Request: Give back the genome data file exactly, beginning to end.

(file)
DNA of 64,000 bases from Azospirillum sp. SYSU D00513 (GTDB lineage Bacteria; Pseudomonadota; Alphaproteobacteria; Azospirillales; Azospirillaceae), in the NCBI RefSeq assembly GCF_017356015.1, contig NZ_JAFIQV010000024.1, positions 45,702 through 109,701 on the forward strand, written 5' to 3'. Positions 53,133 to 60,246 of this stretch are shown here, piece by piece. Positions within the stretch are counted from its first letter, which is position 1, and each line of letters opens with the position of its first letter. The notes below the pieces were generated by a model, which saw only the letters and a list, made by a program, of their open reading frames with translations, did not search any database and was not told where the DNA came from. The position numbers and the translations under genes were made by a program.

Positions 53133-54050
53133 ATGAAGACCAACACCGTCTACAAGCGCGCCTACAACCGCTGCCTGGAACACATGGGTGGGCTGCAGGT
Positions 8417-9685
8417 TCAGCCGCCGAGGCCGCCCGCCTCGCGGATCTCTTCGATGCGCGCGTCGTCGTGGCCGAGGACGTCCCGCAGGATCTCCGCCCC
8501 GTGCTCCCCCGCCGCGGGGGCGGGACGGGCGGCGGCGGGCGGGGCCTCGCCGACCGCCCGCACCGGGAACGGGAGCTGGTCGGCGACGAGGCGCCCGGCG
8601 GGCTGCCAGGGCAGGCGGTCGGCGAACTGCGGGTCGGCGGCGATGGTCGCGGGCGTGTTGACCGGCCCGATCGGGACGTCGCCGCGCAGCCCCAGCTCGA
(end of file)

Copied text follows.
DNA of 64,000 bases from Azospirillum sp. SYSU D00513 (GTDB lineage Bacteria; Pseudomonadota; Alphaproteobacteria; Azospirillales; Azospirillaceae), in the NCBI RefSeq assembly GCF_017356015.1, contig NZ_JAFIQV010000024.1, positions 45,702 through 109,701 on the forward strand, written 5' to 3'. Positions 53,133 to 60,246 of this stretch are shown here, piece by piece. Positions within the stretch are counted from its first letter, which is position 1, and each line of letters opens with the position of its first letter. The notes below the pieces were generated by a model, which saw only the letters and a list, made by a program, of their open reading frames with translations, did not search any database and was not told where the DNA came from. The position numbers and the translations under genes were made by a program.

Positions 53133-54050
53133 ATGAAGACCAACACCGTCTACAAGCGCGCCTACAACCGCTGCCTGGAACACATGGGTGGGCTGCAGGT
Positions 8417-9685
8417 TCAGCCGCCGAGGCCGCCCGCCTCGCGGATCTCTTCGATGCGCGCGTCGTCGTGGCCGAGGACGTCCCGCAGGATCTCCGCCCC
8501 GTGCTCCCCCGCCGCGGGGGCGGGACGGGCGGCGGCGGGCGGGGCCTCGCCGACCGCCCGCACCGGGAACGGGAGCTGGTCGGCGACGAGGCGCCCGGCG
8601 GGCTGCCAGGGCAGGCGGTCGGCGAACTGCGGGTCGGCGGCGATGGTCGCGGGCGTGTTGACCGGCCCGATCGGGACGTCGCCGCGCAGCCCCAGCTCGA